2(C. H, N H,) + H, S 0, + 2(H N 02) = = 2(C, H, N) S 0.+


but as the solution is hot, the Diazo compound at once decomposes with the formation of Phenol, and evolution of Nitrogen.

2(C, H, N) S 0. + 2(H, 0) = 2(C, H, OH) + H2SO, + 4 N

= H,

The only practical and economical way, however, is by the Sulphonation process, starting with Benzol.


Phenol is used in the manufacture of Picric Acid.

Schmidt & Glutz (Mon. Sci., 1878, 1115; Ber., 2, 52), (French Pat., 345,441).

Laurent (Ann., 1843, 43, 208).
(Eng. Pat., 4539, 1889), (French Pat., 315,695).

(Martins., Ind. Chem., Vol. I, p. 632), Fay (Coal Tar Dyes, 1911).

Phenol is used in producing Coralline or Aurine.

Zulkowski (M. f. Ch., 1895, 358-403), Runge (Berz. Jahresber., 15, 423), Schultz (Die Chemie des Steinkohlentheers, 2nd Edit., II, 515).

Phenol is used in Azo colors, in Oxidised Triphenylmethane colors, and in the Salicylates. It is used as a disinfectant, for antiseptic purposes, as a preservative of beet juice (Cunisset Bull. Soc. Chim., 1874, XXI, 47) and (Hulwa, Wagners Jahresber., 1875, 795), and for destroying Lactic Acid ferment in the manufacture of Alcohol (Maercker, Wagners Jahresber., 1872, 826).

Kellner (Chem. Zeit., 1884, 122) found it a good remedy for the parasitic diseases of plants and animals, and manure containing 2% of it is harmless to the plants, except when put on the field with their seeds.

Kletzinsky (Wagners Jahresber., 1864, 601) showed that it possessed tanning properties, and Baudet (Wagners Jahresber., 1870, 669) obtained a patent for the same purpose.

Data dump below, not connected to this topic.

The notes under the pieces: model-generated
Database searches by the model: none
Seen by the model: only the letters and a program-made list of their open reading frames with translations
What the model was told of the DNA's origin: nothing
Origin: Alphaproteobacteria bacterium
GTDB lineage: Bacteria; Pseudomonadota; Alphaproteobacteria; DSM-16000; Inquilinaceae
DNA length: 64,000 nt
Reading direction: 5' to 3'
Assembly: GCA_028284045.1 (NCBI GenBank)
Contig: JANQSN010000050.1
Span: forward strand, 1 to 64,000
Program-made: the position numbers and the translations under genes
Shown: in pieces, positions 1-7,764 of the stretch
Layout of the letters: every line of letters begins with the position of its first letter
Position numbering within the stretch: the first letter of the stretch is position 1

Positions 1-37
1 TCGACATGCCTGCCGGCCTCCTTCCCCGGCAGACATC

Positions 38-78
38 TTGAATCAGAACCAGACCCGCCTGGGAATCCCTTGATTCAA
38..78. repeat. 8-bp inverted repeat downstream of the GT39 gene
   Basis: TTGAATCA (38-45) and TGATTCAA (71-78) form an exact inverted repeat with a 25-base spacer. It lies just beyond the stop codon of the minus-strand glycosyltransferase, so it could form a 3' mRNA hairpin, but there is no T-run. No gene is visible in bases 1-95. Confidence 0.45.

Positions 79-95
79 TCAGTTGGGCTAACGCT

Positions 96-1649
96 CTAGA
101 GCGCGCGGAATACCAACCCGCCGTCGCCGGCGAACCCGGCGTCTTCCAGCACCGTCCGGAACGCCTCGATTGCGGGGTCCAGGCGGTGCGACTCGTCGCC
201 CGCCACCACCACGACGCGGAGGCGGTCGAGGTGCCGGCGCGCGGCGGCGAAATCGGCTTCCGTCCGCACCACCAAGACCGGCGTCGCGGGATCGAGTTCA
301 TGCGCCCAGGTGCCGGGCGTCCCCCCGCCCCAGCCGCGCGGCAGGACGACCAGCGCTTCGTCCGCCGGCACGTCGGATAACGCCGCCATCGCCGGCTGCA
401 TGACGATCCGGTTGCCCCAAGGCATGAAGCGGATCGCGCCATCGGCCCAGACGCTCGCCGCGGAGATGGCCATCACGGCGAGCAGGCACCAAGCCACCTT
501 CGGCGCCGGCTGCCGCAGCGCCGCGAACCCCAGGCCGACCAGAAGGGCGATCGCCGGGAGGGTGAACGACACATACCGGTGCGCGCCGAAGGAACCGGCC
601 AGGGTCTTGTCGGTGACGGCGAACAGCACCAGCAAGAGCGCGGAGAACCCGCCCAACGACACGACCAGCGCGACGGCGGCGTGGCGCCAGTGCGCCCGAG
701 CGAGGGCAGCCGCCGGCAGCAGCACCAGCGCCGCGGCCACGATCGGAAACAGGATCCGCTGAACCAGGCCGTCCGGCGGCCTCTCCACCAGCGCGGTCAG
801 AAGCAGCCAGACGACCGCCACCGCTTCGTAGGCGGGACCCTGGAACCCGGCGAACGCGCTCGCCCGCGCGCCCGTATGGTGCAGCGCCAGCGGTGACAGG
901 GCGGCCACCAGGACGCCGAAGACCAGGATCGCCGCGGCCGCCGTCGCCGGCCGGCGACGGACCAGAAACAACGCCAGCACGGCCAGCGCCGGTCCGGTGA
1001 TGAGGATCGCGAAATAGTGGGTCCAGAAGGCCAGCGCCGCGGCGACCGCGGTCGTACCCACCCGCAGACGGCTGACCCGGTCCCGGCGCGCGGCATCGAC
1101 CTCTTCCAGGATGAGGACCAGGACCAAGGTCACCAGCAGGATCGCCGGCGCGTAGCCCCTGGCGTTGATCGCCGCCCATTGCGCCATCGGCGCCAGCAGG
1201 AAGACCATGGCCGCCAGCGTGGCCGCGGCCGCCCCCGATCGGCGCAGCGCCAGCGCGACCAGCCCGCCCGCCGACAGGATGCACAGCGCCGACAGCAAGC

Harcke (Ger. Pats., 16,022 and 19,633) adds Phenol in the currying process, and produces artificial leather with Phenol as one of the ingredients.

Shaw (Ger. Pat., 27,270), and Beda (British Pat., 16,647, 1886) proceed in the same manner.

Sodium Phenolate prevents dry rot in timber, and is also used in the manufacture of lining stones for converters (Hustener Gewerkschaft, Z. angew. Chem., 1889, 132).

The Neue Augsburger Kattunfabrik (Ger. Pat., 95,692) employs a weak solution of Phenol in calico printing.

Gassmann and the Usines du Rhone (Ger. Pat., 99,756) employ Phenol for dissolving coloring matters insoluble in water.

Justin Mueller (Bull. Soc. Ind., Mulhous, Vol. 76, p. 72) finds that an addition of Phenol to the colors for printing on wool has the same effect as chlorinating the wool.

Phenol is a solvent for Casein, and numerous patents have been taken out by B. B. Goldsmith covering its application in thermo-plastics.